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The following FAQ entries may contain spoilers. Only the biggest ones (if any) will be covered with spoiler tags. Spoiler tags are used sparingly in order to make the page more readable.
For detailed information about the amounts and types of (a) sex and nudity, (b) violence and gore, (c) profanity, (d) alcohol, drugs and smoking, and (e) frightening and intense scenes in this movie, consult the IMDb Parents Guide for this movie. The Parents Guide for Rocky can be found here.
Small time boxer and debt collector for a loan shark, Rocky "The Italian Stallion" Balboa (Sylvester Stallone) gets the chance of a lifetime when he is invited to fight the current world heavy-weight champion Apollo Creed (Carl Weathers) in an exhibition match. At first reluctant, Rocky starts to see this as a chance for a "nobody" to become a "somebody." Although the exhibition is supposed to be for show only with Creed winning, with the help of ex-trainer Mickey Goldmill (Burgess Meredith) and the support of his girlfriend Adrian Pennino (Talia Shire), Rocky decides to prove that he can go the distance ...15 rounds ...with Apollo.
Rocky is based on a screenplay written by title character actor Sylvester Stallone. Stallone drew inspiration from real-life boxers Rocky Marciano, Muhammad Ali, Chuck Wepner, and Joe Frazier. Rocky fostered five sequels—Rocky II (1979), Rocky III (1982), Rocky IV (1985), and Rocky V (1990). Rocky comes out of retirement in Rocky Balboa (2006). Rocky won the 1976 Academy Award for Best Motion Picture.
The film begins on November 25, 1975 (Rocky's fight with Spider Rico (Pedro Lovell)) and ends on January 1, 1976 (Rocky's title fight against Apollo Creed (Carl Weathers)).
When in the bathroom with Paulie (Burt Young), Rocky mentions that he is 30. This scene takes place the day before Thanksgiving 1975. In 1975, Thanksgiving fell on November 27. The film runs from November 25, 1975 to January 1, 1976, and at no stage during that time does Rocky celebrate a birthday. Taken together, this means that Rocky was born sometime between January 2, 1945 and November 24, 1945.
As he says in Rocky II, he made it to the ninth grade.
The Resurrection AC. Tommy Gunn (Tommy Morrison) also fights a match there in Rocky V.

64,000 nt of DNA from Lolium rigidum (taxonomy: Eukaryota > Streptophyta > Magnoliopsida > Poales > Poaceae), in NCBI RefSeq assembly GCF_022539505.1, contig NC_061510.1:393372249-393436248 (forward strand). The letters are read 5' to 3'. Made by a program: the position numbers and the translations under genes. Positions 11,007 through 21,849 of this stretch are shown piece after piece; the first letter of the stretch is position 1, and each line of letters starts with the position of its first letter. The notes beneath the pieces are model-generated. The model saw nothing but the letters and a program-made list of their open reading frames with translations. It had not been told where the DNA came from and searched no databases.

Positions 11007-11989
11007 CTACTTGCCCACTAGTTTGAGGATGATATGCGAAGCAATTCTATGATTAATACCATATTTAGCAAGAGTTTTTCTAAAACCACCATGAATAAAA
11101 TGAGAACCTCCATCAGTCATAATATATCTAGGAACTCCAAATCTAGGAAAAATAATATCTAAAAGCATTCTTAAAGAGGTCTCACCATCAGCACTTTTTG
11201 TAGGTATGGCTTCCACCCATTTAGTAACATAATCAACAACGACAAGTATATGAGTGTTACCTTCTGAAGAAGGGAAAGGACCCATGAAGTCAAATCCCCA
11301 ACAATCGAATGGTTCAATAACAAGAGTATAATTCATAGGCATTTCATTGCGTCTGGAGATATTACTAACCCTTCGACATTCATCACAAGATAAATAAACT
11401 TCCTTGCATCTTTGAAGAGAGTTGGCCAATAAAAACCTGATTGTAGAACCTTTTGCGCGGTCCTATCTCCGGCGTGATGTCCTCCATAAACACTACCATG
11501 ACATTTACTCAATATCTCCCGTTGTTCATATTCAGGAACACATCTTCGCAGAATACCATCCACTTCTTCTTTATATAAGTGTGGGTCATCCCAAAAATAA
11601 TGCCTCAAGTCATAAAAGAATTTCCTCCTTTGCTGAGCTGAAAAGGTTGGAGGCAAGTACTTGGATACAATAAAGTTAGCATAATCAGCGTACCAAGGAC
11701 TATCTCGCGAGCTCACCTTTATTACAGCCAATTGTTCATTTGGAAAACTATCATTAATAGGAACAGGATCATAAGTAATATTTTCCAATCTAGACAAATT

He gets winner's share: $65, less $15 for use locker and cornerman, $5 for use of shower and towel, and 7% tax. In the end, he gets a total of $40.55. Spider Rico gets loser's share: $40, less $15 for use of locker and cornerman, $5 for use of shower and towel, and 7% tax; a total of $17.20
He lives in Apt. 2 (on the second floor) at a rowhouse on 1818 East Tusculum Street in the Kensington section of North Philadelphia just off Kensington Avenue. The SEPTA Market-Frankford elevated train (Blue Line) runs near the sidestreet of his house and passing trains can be glimpsed in the background in several scenes. He would subsequently move out of this apartment in Rocky II and into a more fancy rowhouse in a more afluent neighborhood in South Philadelphia, although in Rocky Balboa, he would visit his old house once a year while reminiscing about his life with Adrian.
The song is "Summer Madness" by Kool & the Gang. There are two versions of the song: the original studio version and a live one. The one used in the movie is the studio version. On the soundtrack recording, there is also a song by Bill Conti called "Reflections" that samples a bit of "Summer Madness".
The turtles are called Cuff and Link; the fish is called Moby Dick; the dog (a Bulldog Mastif) is called Butkus. Cuff and Link reappear in Rocky Balboa (played by the same two turtles who play them in Rocky). Butkus (played by Butkus Stallone) also appears in Rocky II.
Gazzo gives Rocky $20 for each one of his collection assignments which are anywhere from between one to five assignments a day. A little later, he gives Rocky $50 for his first date with Adrian as a gift. He later gives Rocky $500 for training and gym expenses. All together, Gazzo gives Rocky a total of $570 on-camera during the movie. In real life, Joe Spinell (who played Gazzo) actually gave Sylvester Stallone money out of his own pocket so Stallone could buy gas for his car or buy food for himself when he was a struggling actor during the early and mid 1970s much like Gazzo does with Rocky in this film.
Mighty Mick's Boxing. It retains this name throughout all six films in the series, although by the time of Rocky Balboa it would be closed down and derelict.
According to Sylvester Stallone on the DVD commentary, it is the combination for the lock on the door. Stallone wanted to convey to audiences that even after six years in the same gym using the same locker, Rocky still can't remember the code.
44 wins (38 by KO) - 20 defeats
He has four: The Master of Disaster (mentioned in Rocky I and Rocky II), The King of Sting (mentioned in Rocky III), The Dancing Destroyer and The Count of Monte Fisto (both mentioned in Rocky IV).